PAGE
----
Find my local girl guides
How the Girl Guides Won the War by Janie HamptonThere’s massively more to this book than at first meets the eye. On picking this chunky volume off the shelf of my local public library, I thought that here was a relatively light, entertaining, read which would tell me all about Girl Guides in WW2 picking rosehips, sewing blackout curtains, and minding younger brothers & sisters.
Well therein lies a little of that manner of life. What I had not expected to discover were descriptions of events during World War 2, which I had previously known absolutely nothing about: the Kindertransport; the work done by the Polish Guides in transporting food to the front line; the incarceration of the 1st Chefoo Brownies of Chefoo School (N.E. China) in a Japanese concentration camp; the extraordinary contributions made by Polish Guides during the Warsaw Uprising; Guides in Auschwitz; and the ten years of post-war work in Europe carried out by a newly formed Guide International Service. Peerless. This is truly Guiding as a World Organisation.
Interspersed with those eye openers are many accounts of wartime Guiding up, down, and across the breadth of Britain, from first aid rendered to victims of Luftwaffe bombing, to fundraising for war-work, to camping holidays, to ‘underground’ Guiding activities in Nazi-occupied Jersey (Channel Islands); and much more. It certainly was a lot livelier than just jam-making.
Overall, I found reading this book to be a deeply humbling experience; the contemplation of which at times moved me painfully to tears (well above and beyond the death and cremation of Whipsnade Zoo’s African Black Rhino).
However, my greatest sadness arose from Ms Hampton’s attempt at a conclusion, a postscript asking what exactly have the Guides achieved since? She finds little to say; so ‘much’ little that what she doesn’t say reads as deliberately being more telling than what she does say. I found myself agreeing with what wasn’t said: being entirely unable to remember the last time I saw a UK Girl Guide in uniform, locally, in a public place; let alone the last time I heard of any Guide selflessly rendering practical service to someone in need of help. Has our Western society become so atomised, so screen-bound, so risk-adverse and child-safety obsessed, that we live our lives saturated in international and national news stories, with little if any knowledge, let alone care, as to what is happening within a ten-mile radius of home? That see-saw needs re-balancing.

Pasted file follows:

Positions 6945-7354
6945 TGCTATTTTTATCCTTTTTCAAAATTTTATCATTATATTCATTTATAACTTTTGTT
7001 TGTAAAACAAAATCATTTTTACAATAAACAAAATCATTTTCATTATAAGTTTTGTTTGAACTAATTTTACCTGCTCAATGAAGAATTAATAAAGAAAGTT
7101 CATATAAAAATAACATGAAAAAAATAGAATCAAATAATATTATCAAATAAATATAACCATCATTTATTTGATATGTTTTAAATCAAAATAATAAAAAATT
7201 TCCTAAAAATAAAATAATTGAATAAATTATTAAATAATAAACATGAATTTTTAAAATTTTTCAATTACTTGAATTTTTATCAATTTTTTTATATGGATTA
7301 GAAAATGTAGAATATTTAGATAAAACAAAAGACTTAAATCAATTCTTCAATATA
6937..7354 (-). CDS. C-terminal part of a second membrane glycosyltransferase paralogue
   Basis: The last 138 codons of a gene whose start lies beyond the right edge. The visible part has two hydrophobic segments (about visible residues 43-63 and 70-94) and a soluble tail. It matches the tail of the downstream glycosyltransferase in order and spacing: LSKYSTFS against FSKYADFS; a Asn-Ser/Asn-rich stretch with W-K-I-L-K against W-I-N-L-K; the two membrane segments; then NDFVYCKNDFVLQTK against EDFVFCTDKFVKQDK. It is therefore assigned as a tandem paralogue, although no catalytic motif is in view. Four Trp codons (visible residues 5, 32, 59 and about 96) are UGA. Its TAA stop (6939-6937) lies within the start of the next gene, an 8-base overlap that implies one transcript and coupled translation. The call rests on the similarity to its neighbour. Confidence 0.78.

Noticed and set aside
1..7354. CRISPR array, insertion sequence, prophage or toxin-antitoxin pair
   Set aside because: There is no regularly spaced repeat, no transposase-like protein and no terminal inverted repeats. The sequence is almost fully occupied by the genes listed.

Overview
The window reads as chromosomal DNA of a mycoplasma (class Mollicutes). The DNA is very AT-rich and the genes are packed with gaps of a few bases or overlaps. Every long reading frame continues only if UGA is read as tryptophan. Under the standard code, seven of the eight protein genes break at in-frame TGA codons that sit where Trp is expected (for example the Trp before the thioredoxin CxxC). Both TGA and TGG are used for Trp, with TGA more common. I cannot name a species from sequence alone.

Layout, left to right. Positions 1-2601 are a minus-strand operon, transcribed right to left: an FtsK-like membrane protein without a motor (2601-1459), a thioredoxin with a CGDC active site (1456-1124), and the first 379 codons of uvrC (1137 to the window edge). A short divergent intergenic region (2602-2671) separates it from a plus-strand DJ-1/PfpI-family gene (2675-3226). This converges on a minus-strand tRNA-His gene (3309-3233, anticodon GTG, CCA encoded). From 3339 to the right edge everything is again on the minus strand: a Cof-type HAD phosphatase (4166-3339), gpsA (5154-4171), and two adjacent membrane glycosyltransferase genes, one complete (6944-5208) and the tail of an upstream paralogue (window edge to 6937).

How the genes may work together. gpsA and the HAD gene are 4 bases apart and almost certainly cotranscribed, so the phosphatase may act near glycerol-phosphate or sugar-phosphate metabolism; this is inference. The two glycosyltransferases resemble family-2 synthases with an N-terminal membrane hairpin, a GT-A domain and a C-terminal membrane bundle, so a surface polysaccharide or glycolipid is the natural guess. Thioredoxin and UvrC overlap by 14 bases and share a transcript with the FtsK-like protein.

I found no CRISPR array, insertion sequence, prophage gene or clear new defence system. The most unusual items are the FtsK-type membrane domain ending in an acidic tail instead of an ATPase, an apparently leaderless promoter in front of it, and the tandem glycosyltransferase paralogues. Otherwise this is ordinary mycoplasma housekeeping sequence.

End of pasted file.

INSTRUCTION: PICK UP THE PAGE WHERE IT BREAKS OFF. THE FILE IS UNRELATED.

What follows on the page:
The best thing that this book has done for me is to help me realise that even C21st Guiding may just be able to find local solutions to a couple of problems which have been chasing round my head for the last few weeks. I know who I need to talk to
MY GIRL GUIDING EXPRERIENCE
Guiding encourages the best in us as it gives us the opportunity to discover new ideas, new skills, new experiences and new friendships. You will find that the friendships you form with other Leaders and your relationship with the girls will enrich your life and help with your own personal development. Guiding will also provide you with important lifeskills that are transferable to other aspects of your life such as career, travel, studies, family and friendships. There is a place for everyone in IGG and there are many different roles that you can take up that suit your availability and your skill set. Watch our volunteer video!
Their commitment to their local community is impressive and their interest in self-development is remarkable. Their diverse Movement represents ten million girls and young women from countries. Here we meet some intriguing Girl Guides from relatively remote areas around the world. Today's heros, tomorrow's leaders - hear their stories about the impact of being a Girl Guide. Charleville is a rural town with about people in South West Queensland, Australia. We are on the edge of the desert, so it varies from quite hot to very cold.